split-brain


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split-brain

(splĭt′brān′)
adj.
Of, relating to, or subjected to surgical separation of the hemispheres of the brain by severing the corpus callosum: split-brain operation to prevent epileptic seizures.

split′-brain′



adj.
having, involving, or pertaining to a separation of the cerebral hemispheres by severing the corpus callosum.
[1955–60]
References in periodicals archive ?
Although the distinction has widespread applicability in discussions of the structure of consciousness and of pathologies of conscious experience, this paper will illustrate the importance of the distinction primarily using the debate about consciousness in split-brain subjects, suggesting that those who have argued that split-brain subjects have two streams of consciousness apiece and those who have argued that they have a unified consciousness may both be right.
of California-Santa Barbara) describes how several animal and human split-brain studies led him to change his long-term view on mind/brain interactions.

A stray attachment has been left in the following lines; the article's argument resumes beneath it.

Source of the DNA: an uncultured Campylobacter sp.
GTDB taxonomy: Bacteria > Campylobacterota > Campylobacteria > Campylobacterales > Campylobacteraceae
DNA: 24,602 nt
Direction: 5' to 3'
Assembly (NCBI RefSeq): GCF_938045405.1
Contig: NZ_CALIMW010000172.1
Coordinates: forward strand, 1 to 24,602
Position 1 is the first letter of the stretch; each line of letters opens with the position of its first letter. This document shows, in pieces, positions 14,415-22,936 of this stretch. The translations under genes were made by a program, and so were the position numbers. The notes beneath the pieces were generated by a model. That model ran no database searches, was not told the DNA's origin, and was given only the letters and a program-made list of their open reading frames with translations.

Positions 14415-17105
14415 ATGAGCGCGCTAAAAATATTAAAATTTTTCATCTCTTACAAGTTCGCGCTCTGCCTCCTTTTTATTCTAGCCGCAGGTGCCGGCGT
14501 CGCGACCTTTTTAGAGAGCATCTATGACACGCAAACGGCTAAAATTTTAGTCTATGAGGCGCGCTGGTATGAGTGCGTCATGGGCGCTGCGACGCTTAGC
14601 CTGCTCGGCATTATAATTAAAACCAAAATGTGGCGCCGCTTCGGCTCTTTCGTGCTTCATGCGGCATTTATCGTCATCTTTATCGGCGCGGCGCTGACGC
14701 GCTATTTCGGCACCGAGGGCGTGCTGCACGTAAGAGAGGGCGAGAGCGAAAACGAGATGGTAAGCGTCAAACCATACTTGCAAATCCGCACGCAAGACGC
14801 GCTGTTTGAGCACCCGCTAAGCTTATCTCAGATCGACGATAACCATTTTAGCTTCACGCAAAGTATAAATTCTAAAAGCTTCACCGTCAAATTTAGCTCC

Such split-brain patients were studied by Roger Sperry and Michael Gazzaniga at Caltech in the early 1960s.
The scientist said, "You are seeing the split-brain in action"
I think this is a particularly Freudian concept, renewed by the split-brain studies by Gazzaniga, and Society of Mind theories by Minsky, etc.
For instance, Lowe ignores philosophical debates over the unity of consciousness that focus on split-brain cases.
For Rolls (chapter 29), consciousness means recall, comparison, and planning, as evidenced by split-brain patients.
From the studies of the split-brain, the left brain is more dominant for linguistic abilities, calculations, and math and logic abilities, where the right brain is more dominant for spatial ability (Oono 1996), and it was also reported that the language center of most right-handed people is on the left side of the brain (Kubota 1982; Sakano, 1982).
Consider this analogy: In the early 1960s, Roger Sperry and Ronald Meyers discovered the split-brain effect, in which the two hemispheres of the brain are responsible for different modes of thought and action.
The MSCS architecture handles this issue using a single quorum resource in the cluster that is used as the tie-breaker to avoid split-brain scenarios.
More to the point, however, when the two hemispheres in split-brain patients produce conflicting behavior and the person is then asked to explain why he or she has behaved in this fashion, the left hemisphere will confabulate a reason based on its own limited information.
This split-brain finding may lead to techniques for boosting working memory capacity, Miller says.